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All Locations : Nationwide Real Estate Advice

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A moment ago
Shenelle Smith answered:
have not seen or heard of any recent crimes
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A few hours ago
Ardoinkaren answered:
One thing I do know is that real estate agents are not supposed to comment on this.
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A few hours ago
Ieda.andal answered:
In May 2012 to due to a temporary separation my husband and I went through a short sale, we had 5 bids on our home but was rejected by our primary mortgage holder Wells Fargo. We also had a second mortgage by Chase.. One of the bids would of covered the 1st and 2nd mortgage but was still rejected and we went into foreclosure.

The lender, Wells Fargo auctioned the house for less than what the buyers offered four our house. How is this Fair?

In 4/2017 we purchased a home and took out a loan for $590,400 and got stuck with a ridiculous APR of 6.25% for 5 years.

What if the process of removing the foreclosure from my records sooner.
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A few hours ago
Rick asked:
There is a lawsuit on this property. It is nonlendable. We tried to purchase and were misled. The owner did no disclose at all. The realtor did not issue association docs till after the…
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A few hours ago
Samina43 asked:
A few hours ago
Ninjakai325 asked:
She is being removed for failure to pay the mortgage like she agreed to (deal made with the other person on the deed).
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A few hours ago
Jpscarpello asked:
Ive been in the union for 6yrs. And get laid off this time of yr every yr. My income always avgs about the same 40,000 a yr. Philadelphia.P.A.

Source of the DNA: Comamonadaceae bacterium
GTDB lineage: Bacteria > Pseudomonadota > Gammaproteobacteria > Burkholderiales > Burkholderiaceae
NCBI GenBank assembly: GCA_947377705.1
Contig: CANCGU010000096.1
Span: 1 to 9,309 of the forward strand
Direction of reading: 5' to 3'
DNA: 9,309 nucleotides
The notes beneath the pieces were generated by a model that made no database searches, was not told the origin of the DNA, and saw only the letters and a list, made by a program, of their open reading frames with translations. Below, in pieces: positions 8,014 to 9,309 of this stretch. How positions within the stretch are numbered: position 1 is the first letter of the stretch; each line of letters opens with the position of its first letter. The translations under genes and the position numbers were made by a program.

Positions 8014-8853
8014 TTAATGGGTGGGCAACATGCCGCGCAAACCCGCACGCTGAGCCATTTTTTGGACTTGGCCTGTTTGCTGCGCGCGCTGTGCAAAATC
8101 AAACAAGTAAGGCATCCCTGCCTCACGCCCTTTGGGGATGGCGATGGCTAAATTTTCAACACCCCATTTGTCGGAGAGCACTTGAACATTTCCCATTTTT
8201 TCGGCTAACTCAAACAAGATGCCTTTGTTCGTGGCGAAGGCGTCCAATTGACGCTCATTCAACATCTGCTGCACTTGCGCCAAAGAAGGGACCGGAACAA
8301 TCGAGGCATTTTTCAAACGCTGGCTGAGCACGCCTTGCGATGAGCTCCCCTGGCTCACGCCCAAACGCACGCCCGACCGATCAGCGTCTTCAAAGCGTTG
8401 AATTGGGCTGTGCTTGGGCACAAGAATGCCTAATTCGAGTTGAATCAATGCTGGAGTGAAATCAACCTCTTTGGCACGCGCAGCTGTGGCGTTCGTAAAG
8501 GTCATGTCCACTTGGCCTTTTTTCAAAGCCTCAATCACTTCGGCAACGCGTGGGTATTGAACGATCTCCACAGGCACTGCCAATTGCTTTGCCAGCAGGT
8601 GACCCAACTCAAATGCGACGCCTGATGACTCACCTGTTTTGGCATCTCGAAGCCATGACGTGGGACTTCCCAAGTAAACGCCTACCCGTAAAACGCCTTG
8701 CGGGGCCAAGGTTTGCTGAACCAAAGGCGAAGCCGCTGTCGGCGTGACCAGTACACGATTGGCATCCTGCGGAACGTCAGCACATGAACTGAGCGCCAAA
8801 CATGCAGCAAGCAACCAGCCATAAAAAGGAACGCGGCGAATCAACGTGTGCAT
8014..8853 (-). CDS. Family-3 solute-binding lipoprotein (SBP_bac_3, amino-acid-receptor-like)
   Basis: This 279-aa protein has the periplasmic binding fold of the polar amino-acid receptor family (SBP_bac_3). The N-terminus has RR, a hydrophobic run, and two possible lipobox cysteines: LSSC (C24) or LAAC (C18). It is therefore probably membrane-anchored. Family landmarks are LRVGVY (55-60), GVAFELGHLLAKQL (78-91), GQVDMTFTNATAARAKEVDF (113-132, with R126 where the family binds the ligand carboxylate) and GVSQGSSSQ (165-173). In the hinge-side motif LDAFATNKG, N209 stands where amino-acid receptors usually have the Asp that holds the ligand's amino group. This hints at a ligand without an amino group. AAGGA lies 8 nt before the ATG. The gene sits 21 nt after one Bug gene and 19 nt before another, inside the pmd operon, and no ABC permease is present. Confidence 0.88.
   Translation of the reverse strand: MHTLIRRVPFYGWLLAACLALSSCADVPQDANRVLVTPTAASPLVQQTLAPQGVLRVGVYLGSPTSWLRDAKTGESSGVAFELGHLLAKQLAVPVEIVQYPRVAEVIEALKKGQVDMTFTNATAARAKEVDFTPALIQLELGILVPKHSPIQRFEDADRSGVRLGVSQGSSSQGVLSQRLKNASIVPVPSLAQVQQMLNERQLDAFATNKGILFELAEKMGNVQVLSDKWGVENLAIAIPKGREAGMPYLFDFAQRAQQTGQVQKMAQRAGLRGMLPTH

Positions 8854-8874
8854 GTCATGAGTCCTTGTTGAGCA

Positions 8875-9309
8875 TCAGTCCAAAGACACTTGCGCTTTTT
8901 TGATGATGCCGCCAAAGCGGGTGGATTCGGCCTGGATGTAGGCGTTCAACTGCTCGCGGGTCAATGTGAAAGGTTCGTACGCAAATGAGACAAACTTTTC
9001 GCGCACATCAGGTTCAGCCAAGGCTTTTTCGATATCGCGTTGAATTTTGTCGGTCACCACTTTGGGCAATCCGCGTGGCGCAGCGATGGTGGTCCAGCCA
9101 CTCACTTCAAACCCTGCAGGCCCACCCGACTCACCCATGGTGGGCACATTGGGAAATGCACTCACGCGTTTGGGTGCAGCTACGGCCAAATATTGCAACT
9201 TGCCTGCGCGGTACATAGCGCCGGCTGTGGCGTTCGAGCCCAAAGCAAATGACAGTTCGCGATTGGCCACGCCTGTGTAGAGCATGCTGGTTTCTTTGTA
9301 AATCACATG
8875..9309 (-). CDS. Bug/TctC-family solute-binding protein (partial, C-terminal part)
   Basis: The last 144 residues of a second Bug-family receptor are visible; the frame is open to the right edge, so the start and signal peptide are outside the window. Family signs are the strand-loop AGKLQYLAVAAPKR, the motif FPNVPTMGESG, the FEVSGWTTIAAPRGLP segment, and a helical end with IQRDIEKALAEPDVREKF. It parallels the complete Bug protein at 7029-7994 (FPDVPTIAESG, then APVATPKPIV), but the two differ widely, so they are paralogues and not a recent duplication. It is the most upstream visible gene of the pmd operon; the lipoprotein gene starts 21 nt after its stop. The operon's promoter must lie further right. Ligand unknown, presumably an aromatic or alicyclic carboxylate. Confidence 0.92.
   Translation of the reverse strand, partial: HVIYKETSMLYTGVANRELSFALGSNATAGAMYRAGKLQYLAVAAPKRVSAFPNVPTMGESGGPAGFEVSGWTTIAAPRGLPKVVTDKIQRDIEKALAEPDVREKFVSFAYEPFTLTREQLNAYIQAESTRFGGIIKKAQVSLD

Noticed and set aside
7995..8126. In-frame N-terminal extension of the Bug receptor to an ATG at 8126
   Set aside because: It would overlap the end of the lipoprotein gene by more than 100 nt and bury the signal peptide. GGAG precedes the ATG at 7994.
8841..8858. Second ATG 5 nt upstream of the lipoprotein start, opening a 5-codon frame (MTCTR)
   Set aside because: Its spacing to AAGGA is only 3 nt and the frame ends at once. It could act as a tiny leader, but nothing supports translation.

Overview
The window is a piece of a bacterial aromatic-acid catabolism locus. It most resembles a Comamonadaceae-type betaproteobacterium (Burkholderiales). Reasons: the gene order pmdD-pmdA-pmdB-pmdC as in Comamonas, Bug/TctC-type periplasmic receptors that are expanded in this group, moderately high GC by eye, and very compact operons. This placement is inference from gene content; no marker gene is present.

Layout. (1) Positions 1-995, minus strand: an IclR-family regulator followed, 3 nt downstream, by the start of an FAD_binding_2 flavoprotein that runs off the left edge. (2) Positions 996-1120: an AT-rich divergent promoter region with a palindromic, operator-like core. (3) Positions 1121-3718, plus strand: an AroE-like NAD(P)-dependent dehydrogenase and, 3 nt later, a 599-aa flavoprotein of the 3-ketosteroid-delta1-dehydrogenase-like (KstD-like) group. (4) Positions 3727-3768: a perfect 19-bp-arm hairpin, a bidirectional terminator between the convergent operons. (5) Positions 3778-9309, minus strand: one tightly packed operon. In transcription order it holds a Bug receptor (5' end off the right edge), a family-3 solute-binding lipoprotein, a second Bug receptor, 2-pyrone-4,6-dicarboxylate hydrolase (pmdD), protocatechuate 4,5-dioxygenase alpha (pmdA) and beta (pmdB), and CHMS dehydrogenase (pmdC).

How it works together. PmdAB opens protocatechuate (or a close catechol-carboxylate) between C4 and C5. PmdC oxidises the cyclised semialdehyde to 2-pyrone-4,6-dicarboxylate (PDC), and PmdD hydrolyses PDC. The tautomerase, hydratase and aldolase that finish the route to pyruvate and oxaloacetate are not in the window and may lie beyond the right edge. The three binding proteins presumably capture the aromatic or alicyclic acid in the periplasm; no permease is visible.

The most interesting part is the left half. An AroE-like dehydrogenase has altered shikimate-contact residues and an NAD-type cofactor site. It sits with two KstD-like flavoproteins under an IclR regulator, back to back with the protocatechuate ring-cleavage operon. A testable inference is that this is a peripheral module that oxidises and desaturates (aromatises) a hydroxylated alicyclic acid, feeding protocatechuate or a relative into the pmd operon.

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A few hours ago
Chentnikc asked:
A few hours ago
Chentnikc asked:
A few hours ago
Kathy Burgreen answered:
I'm a former realtor and Vice President of my coop board in Westchester. The truth is your realtor may or may not be lying to you. You need to know that sponsor units in NYC are rare to begin with. A sponsor unit means when the building was originally converted to a coop, one of the original owners kept anywhere from 1 - 10+ apartments to themselves and either rents out those apartments to tenants or the sponsor sells them. The majority of sponsors rents out the apartments because they earn more money renting every year than if they sell it and there is no future income. So it is rare for a sponsor to sell a coop apartment. Since it is rare, this means the sponsor will probably want a cash sale instead of a buyer getting a mortgage loan. To show you how rare finding a sponsor unit to buy, look at this example. Let's say, there are 100 coop apartments for sale by regular shareholders (owners). Out of the 100, you're lucky if you find 1 coop for sale by a sponsor with no Board approval. For this reason, that sponsor knows they can easily get a buyer who will pay 100% cash because there will be about 1,000 buyers who have the cash to buy that coop apartment. The odds of you getting a sponsor coop apartment with a mortgage loan is 0.